Amanda Marcotte Got It Wrong

There has been an uproar recently on Twitter over an article by friend of the Skepchicks, Amanda Marcotte. Amanda is a lovely person who write many lovely things, but in this particular article she appears to be defending a decision to arrest a woman who was a victim of assault in order to ensure that the woman showed up to testify.

There are a lot of things about Amanda’s article that are true. Yes, it is incredibly difficult to get rape and domestic violence victims to go through with their testimonies. Yes, recanting is common. Yes, there is a serious problem with rapists receiving little or no jail time.Yes, we do need to find some way to overhaul our current system of dealing with rape if we want to take more rapists off the streets and lower the rates of rape.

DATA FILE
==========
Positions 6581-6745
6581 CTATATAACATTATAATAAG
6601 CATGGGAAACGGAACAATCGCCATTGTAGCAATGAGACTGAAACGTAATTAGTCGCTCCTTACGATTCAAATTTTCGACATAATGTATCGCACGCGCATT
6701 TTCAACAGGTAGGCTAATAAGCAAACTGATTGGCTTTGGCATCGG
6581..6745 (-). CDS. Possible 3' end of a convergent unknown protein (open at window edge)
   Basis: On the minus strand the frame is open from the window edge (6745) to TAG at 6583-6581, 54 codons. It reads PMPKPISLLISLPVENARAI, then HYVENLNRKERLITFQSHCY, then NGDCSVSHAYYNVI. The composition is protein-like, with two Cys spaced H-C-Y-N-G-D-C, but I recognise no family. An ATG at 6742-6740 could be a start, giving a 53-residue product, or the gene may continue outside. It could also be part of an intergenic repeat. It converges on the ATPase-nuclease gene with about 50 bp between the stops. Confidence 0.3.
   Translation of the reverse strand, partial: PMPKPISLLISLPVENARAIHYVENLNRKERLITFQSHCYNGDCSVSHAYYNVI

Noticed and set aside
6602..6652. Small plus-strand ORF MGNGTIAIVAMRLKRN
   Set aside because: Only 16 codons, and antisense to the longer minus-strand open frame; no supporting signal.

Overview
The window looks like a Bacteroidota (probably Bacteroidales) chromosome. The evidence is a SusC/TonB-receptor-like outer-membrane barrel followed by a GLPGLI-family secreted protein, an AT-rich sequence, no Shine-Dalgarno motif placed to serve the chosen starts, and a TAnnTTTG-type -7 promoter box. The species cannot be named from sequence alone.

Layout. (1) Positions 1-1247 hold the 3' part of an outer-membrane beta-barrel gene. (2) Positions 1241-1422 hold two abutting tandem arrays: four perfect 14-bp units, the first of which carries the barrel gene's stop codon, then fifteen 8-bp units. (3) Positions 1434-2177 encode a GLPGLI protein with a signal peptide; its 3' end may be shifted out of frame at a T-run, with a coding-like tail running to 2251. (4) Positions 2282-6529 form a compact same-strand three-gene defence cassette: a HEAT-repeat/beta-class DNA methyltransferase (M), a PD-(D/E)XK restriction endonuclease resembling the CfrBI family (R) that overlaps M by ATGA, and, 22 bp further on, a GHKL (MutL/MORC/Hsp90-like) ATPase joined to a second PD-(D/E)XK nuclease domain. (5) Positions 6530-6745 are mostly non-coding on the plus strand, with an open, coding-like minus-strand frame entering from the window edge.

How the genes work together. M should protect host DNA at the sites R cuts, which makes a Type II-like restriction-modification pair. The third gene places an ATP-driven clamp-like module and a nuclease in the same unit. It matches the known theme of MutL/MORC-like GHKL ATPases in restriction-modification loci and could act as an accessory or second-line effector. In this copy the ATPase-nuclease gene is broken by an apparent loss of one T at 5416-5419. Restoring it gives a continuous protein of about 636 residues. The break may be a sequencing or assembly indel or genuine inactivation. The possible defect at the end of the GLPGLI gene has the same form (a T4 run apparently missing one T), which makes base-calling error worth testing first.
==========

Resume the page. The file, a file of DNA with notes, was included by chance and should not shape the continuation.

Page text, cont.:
Amanda’s final statement reveals the false dichotomy she wants to set up through the article: “The sad, unavoidable truth is that we have to decide what’s more important to us: putting abusive men in jail or letting their victims opt out of cooperating with the prosecution as they see fit”. I’d like to situate the issue differently: when we prosecute abusive men, what are we aiming to do?

I believe that most feminists would argue that we are seeking to stop or minimize harm. There are two elements to this: we want to minimize the harm that has come to the victim and we want to prevent the attacker from harming again (particularly by attacking in the same way as that is what’s relevant to the situation). Some people might suggest that punishment or justice is really important here, but it seems to me that the real emotions and hurt of the victims and potential future victims should come before our righteous fury.